A review from the first weekend of “Cole: Words & Music of Cole Porter”

Every time we say goodbye, I die a little.
Every time we say goodbye, I wonder why a little.
Why the gods above me, who must be in the know,
think so little of me they allow you to go.
When you’re near there’s such an air of spring about it.
I can hear a lark somewhere begin to sing about it.
There’s no love song finer but how strange the change from major to minor,
Every time we say goodbye, every single time we say goodbye.
-Cole Porter / “Ev’ry Time We Say Goodbye”

Cole Porter was one of the greatest lyricists of all time, whose work was highly regarded and covered by the likes of Frank Sinatra, Ella Fitzgerald, Oscar Peterson and hundreds more, including U2. While these legends paid tribute to Porter through re-working his classic songs, the As Yet Unnamed Theatre Company is treating Louisville crowds to a tribute to Porter through the medium of theater. The ensemble breezes through more than 40 Porter songs and brilliantly weaves in brief moments of biographical narration that fill in the lines between Porter’s life and the music he created.

The only thing on stage is a crisp white banner with Porter’s face and the bold words COLE, that seem to stare at the audience during the entire show. It’s a hard task to outline an entire life and catalogue of songs in less than two hours, but the As Yet Unnamed Theatre Company smartly edits every moment to get the most out of their time on stage.  With a minimal amount of props and no background set, the cast magically transports the cozy MeX Theatre crowd from New York to Paris and all the way to Hollywood. Just like the transformative qualities found in Porter’s lyrics, this production just takes a small amount of imagination to suddenly exist within these far-off dreamlands.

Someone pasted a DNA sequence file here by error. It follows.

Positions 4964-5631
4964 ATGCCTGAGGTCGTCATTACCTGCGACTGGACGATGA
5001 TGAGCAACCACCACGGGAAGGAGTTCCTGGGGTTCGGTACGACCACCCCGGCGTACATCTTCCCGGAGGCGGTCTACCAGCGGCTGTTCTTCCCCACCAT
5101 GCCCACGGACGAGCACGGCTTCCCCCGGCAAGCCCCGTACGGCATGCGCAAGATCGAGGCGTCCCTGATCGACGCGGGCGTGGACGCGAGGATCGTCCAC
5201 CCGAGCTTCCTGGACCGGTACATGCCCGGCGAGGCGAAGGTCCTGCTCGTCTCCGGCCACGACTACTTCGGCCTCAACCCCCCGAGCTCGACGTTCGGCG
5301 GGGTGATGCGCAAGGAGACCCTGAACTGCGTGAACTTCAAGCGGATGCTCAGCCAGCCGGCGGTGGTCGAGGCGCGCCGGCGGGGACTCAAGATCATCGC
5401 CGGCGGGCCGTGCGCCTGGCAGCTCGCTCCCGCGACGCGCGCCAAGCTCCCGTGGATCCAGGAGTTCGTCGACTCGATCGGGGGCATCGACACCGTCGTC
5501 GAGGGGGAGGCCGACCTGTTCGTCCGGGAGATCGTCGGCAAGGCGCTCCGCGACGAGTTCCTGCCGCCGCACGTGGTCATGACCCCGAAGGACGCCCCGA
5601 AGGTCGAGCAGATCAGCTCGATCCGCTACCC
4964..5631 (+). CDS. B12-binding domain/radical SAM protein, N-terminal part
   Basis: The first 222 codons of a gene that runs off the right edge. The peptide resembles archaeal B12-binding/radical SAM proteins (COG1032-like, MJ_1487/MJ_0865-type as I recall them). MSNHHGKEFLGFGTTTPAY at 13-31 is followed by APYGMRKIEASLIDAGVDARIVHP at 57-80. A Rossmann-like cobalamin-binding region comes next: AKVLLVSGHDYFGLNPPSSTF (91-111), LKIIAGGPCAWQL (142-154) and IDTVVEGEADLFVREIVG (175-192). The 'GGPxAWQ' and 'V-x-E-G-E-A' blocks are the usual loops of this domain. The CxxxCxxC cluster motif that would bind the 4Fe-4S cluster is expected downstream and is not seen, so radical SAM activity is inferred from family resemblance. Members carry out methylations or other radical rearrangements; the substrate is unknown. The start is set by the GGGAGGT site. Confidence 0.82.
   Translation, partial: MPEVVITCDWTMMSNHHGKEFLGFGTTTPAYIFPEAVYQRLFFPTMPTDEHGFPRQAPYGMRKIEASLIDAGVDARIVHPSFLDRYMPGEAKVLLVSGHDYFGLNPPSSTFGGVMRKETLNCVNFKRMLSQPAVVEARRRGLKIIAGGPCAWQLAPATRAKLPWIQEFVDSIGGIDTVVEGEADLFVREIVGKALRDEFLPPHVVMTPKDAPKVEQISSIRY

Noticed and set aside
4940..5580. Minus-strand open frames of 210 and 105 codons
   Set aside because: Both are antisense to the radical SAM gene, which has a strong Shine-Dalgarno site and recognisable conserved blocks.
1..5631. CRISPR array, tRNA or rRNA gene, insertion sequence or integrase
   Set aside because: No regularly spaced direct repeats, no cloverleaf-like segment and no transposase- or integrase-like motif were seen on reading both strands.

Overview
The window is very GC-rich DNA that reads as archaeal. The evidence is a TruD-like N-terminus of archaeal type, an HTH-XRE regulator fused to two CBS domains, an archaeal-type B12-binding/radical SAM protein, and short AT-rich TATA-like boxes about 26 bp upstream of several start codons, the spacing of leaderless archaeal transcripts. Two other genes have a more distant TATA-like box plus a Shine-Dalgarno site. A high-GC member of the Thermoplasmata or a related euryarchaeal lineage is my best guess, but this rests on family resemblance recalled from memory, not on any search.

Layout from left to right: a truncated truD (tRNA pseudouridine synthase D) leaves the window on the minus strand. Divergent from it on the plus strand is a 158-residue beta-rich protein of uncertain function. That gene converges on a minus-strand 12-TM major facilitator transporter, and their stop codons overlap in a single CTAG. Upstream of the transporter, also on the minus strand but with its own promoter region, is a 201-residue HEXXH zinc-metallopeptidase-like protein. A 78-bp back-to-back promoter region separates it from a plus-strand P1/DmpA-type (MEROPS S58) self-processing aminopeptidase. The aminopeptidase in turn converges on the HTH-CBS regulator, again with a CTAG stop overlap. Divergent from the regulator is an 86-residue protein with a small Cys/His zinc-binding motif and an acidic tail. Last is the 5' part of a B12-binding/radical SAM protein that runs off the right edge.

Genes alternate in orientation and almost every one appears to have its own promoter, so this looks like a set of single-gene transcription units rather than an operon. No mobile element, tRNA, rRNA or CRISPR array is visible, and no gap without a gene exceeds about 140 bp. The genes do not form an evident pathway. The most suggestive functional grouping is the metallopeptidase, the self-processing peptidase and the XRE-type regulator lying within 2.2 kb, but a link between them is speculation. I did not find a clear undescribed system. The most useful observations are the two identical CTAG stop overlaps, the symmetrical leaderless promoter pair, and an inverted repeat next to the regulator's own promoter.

The high point of “Cole: Words & Music of Cole Porter” comes at the end of act one, when an upbeat rendition of Porter’s “Tomorrow” suddenly cuts out and a narrator explains the lowest and most tragic moment in Porter’s life. The ensemble launches back into “Tomorrow,” this time with a slower, darker and more introspective feel. The emotional punch that takes us into intermission makes the audience re-consider the songs and life of Porter presented moments before. The company deserves high praise for their ability to take the often-noted-as breezy, comical and witty Porter and add layers of true meaning to his legacy.

“Cole: Words & Music of Cole Porter” is a must-see performance for any Porter fan and a perfect introduction if you’ve never heard a single note of his music.  As the cast belted out the final moments of “Ev’ry Time We Say Goodbye,” I found myself excited to dust off my old Porter records and give them another spin. Thanks to the As Yet Unnamed Theatre Company, a whole new level of understanding has been bestowed to the legacy of Porter — who was already complicated, talented and truly one of a kind.

Catch the second and final weekend of “Cole: Words & Music of Cole Porter” this Friday (8 p.m.), Saturday (8 p.m.) and Sunday (2:30 p.m.) at the Kentucky Center, MeX Theater. $16.